Exercise has been extensively studied for its role in improving fibromyalgia symptoms, and studies have repeatedly demonstrated exercise to be an essential component to an effective multi-disciplinary treatment regimen. Despite its proven track record, exercise is still an active area of investigation for fibromyalgia researchers, many of whom seek to refine specific details regarding the modes, intensity, and duration of exercise that are most effective. NCT01490281 is currently comparing water-based vs. land-based exercise to a control group to determine which has the greatest overall impact on fibromyalgia. Another study is attempting to determine why exercise is beneficial to some fibromyalgia patients but not to others by examining individual and biological factors (NCT01592916). Finally, NCT01547195 is evaluating the effects that swimming can have on pain and quality of life in fibromyalgia patients.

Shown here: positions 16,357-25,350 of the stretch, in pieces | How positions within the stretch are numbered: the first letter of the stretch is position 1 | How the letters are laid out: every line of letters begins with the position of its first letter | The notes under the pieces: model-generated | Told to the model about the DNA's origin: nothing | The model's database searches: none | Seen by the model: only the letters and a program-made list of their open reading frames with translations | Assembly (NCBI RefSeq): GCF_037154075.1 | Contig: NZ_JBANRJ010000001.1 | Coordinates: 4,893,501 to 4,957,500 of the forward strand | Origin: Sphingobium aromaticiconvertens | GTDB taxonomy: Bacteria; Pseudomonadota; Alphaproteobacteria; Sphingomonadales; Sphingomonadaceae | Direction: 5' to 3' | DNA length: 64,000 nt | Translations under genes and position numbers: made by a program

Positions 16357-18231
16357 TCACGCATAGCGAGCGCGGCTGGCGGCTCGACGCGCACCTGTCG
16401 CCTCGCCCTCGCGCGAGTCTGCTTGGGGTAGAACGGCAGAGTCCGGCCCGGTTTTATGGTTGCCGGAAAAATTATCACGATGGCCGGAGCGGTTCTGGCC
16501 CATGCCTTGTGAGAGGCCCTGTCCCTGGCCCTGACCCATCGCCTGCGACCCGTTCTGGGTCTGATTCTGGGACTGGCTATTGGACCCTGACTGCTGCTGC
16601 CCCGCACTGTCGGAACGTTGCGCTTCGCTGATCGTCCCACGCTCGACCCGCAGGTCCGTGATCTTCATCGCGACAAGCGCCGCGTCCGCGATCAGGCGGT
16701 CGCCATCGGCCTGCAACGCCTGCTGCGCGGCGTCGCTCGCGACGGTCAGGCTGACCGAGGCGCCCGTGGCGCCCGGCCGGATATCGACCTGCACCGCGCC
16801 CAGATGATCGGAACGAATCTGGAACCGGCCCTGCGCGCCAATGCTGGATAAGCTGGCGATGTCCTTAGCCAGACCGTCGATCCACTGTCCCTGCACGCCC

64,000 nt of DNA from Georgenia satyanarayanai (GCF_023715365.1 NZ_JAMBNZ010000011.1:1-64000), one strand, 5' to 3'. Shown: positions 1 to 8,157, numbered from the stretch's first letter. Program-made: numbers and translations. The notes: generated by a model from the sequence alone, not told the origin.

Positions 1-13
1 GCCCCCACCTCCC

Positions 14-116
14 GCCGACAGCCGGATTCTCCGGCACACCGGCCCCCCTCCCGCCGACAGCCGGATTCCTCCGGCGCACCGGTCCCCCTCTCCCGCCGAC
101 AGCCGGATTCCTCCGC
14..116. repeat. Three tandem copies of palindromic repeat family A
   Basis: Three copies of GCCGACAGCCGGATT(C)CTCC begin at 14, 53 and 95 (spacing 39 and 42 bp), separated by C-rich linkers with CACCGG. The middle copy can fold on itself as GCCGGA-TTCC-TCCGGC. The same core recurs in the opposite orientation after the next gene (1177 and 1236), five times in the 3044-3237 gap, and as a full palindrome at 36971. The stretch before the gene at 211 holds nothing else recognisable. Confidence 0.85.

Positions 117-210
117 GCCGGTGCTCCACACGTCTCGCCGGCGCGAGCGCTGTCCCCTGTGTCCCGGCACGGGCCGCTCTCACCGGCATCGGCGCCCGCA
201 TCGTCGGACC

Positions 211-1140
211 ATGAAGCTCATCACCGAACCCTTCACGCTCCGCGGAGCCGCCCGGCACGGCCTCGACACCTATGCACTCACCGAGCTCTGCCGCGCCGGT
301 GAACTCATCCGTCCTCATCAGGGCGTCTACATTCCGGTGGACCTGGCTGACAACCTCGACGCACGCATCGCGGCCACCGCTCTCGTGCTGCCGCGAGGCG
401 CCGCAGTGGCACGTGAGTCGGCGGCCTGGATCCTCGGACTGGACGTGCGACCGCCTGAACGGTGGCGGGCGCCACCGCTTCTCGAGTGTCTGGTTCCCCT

Other clinical trials are evaluating a variety of additional fibromyalgia-related topics of interest, including cognitive dysfunction (i.e. fibro fog; NCT01655537), the use of cognitive-behavioral therapy (NCT01287481; NCT01598753), and studies involving adolescent fibromyalgia patients (NCT01020474).
Recently Completed Clinical Trials
A number of clinical trials have recently completed their accrual and are currently in their follow-up phase, analyzing data, or preparing study results. Below is a list of selected trials that have been completed within the past two years.
- Pregabalin for pain (NCT00760474; NCT01271933; NCT00830128)
- Naltrexone for pain (NCT00568555)
- T3 (thyroid hormone) for pain (NCT00903877)
- Fluoxetine (Prozac) treatment for pain in adolescents (NCT00115804)
- Art therapy vs. walking for pain (NCT01586637)
- Qigong for pain (NCT00938834)
- Acupuncture for pain (NCT00142597)
- Dietary supplementation with creatine for pain (NCT00749983)
- Mattress type and sleep outcomes (NCT01108718)